Carbon mineralization from soils using 24-48 hour aerobic incubations have been shown to reflect organic matter mineralization and short term soil nutrient availability (doi:10.2136/sssaj2016.04.0106). We have developed a simple method for measuring soil Carbon mineralization from “24 hour burst” by connecting inexpensive IRGA CO2 sensors to teensy microcontrollers. This project serves as an initial proof-of-concept project to test this methodology.
--Materials and Methods--
1x SoilspeQ Device
1x Syringe Module
6x Classic Mason Jars
3x Modified Mason Jar Lids with Epoxy
3x Modified Mason Jar Lids without Epoxy
Soil Samples from multiple sources, including cover cropped, control and border row soil
1x Plastic Weigh Boats
1x Standard Plastic Test Tube
Collect soil sample to be tested. We collected soil samples from three distinct locations: 1) between maize rows planted with cover crops, 2) between maize rows without cover crops, and 3) the bare ground border strip adjacent to the maize plots. Soil samples were collected from 2 depths, 1-5 cm and 5-10 cm.
Air dry your soil for 48 hours
Weigh out 50 grams of your now dry soil
Place these 50 grams into a 1 pint glass mason jar
Add 10 mL of water into the same jar
Seal the jar with soil and water tightly using a modified lid with rubber stopper
Wait 24 hours
Set up your syringe, stopcock and needle
With the valve unlocked, pierce the rubber stopper with your needle
Extract 20 CC’s of gas from the jar
Turn the valve, sealing the gas inside the syringe
Remove the needle carefully
Place the stopcock valve to the side port on the SoilspeQ
Answer any project questions associated with your gas sample and click “Run Measurement”
Turn the valve on the stopcock to the open position
Slowly inject the gas into the SoilspeQ Chamber over a little less than 10 seconds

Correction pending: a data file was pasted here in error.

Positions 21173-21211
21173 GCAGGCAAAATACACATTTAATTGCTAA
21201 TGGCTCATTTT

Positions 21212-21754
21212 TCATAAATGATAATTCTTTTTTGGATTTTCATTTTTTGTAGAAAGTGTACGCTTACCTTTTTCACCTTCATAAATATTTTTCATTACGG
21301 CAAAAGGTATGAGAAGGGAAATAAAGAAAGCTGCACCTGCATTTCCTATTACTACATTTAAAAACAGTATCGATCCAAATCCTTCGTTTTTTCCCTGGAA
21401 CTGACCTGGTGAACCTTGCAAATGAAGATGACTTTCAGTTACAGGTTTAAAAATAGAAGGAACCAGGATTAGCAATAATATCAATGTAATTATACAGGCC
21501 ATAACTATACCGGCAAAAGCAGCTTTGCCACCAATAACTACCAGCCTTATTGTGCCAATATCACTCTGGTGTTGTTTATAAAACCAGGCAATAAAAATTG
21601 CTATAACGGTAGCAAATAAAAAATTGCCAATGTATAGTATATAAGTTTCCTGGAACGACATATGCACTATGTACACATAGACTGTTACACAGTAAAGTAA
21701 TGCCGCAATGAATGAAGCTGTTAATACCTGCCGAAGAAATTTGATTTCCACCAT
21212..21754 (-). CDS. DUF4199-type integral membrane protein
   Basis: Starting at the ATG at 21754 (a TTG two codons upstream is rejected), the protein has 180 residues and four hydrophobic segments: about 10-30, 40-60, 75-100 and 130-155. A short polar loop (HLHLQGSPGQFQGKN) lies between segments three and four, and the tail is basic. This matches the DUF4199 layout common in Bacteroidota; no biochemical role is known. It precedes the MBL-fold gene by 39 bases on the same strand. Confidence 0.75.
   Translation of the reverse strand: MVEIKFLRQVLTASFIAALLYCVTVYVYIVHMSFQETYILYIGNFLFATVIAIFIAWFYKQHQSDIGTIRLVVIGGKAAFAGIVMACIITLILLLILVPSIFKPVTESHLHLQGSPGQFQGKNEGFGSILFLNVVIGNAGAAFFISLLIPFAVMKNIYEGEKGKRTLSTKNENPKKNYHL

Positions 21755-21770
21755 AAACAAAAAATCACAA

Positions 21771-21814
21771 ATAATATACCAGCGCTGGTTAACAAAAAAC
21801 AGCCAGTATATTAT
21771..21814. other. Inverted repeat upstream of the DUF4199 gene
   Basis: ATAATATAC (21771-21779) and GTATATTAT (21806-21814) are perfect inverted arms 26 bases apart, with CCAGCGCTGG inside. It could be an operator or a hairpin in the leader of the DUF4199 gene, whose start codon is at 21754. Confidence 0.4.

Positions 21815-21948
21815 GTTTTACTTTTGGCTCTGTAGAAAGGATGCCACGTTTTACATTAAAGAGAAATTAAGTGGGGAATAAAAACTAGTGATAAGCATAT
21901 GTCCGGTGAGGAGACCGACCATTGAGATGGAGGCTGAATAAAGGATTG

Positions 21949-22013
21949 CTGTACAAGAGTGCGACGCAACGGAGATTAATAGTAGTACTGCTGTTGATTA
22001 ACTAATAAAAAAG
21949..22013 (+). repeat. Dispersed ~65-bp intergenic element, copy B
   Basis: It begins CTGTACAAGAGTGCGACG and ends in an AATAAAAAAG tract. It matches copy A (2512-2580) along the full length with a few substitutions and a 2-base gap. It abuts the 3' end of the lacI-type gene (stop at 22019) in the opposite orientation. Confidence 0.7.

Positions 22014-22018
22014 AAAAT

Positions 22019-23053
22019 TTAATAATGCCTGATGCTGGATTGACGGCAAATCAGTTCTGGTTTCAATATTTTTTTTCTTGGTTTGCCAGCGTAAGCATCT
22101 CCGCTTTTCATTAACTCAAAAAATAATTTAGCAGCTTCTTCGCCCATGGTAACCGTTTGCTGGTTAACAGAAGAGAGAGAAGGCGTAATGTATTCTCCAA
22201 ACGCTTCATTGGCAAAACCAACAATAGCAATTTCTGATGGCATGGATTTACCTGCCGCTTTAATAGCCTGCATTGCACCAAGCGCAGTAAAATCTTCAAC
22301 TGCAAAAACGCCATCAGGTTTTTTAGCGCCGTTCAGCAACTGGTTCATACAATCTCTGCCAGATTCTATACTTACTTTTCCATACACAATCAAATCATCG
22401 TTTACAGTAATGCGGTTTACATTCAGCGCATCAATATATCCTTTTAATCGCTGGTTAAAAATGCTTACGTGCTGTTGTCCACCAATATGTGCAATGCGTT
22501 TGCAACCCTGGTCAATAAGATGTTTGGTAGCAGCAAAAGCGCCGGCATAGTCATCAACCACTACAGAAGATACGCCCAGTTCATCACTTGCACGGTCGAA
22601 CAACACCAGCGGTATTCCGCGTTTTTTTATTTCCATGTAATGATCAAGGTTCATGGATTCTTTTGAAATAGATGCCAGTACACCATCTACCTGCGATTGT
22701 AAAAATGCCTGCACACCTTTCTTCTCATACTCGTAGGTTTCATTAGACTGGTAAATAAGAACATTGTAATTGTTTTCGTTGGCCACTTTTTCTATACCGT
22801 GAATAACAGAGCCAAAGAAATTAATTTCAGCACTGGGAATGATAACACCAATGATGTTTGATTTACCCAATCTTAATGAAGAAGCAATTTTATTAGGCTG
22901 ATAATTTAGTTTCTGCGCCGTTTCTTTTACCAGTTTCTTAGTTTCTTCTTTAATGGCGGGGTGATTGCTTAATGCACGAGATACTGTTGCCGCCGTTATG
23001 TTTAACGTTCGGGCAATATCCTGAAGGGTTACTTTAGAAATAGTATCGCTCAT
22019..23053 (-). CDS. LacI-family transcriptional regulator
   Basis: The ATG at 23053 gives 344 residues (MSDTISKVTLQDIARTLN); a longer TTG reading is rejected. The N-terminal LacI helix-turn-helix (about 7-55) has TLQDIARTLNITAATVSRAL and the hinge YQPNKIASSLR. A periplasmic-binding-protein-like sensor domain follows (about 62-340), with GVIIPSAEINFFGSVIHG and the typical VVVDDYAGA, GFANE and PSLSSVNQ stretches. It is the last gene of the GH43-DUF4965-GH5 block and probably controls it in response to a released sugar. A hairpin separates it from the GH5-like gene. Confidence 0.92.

After all gas has been injected, keep the syringe inserted until measurement has finished
Save measurement to the PhotosynQ website
Results and Discussion:
We used PhotosynQ’s online analysis tools to see if there were any significant results, and not only did we find that, but we also learned some other interesting lessons. First and foremost, at the lower depth (5-10 cm) we were able to see a significant difference in Carbon mineralization between the border rows and the soils between the maize rows both with and without cover crops. The soil taken from the lower depths of the border mineralized significantly fewer micrograms of carbon per gram of soil than the other two soils from similar depths (Below).
We were also able to see very clearly that overall, samples collected closer to the surface (1-5 cm) had significantly greater Carbon mineralization than samples taken at the deeper depth (Below). This was not a surprising result as soil organic matter content is higher at the soil surface and decreases with depth.
Finally, we learned a very interesting lesson we were not expecting. It was our intention in sealing the rubber stoppers with epoxy that we might notice that the regular ones had a slight leak to them, maybe some CO2 was getting out around the edges, and the epoxy seal would eliminate that. However, as the measurements came in that was not what we were noticing. Running some simple comparisons, it is very apparent that the epoxy seals were not helping, but rather had a negative effect.There was significantly less CO2 in jars that had been treated with an epoxy seals, versus the exact same sample in a jar that had not been treated with epoxy.
We later learned that even after the epoxy has cured, and totally dried, it can keep “off-gassing” for months after the fact, and this can really affect your measurements as it turns out! It was a good lesson to learn and moving forward we will not be using this epoxy to say the least.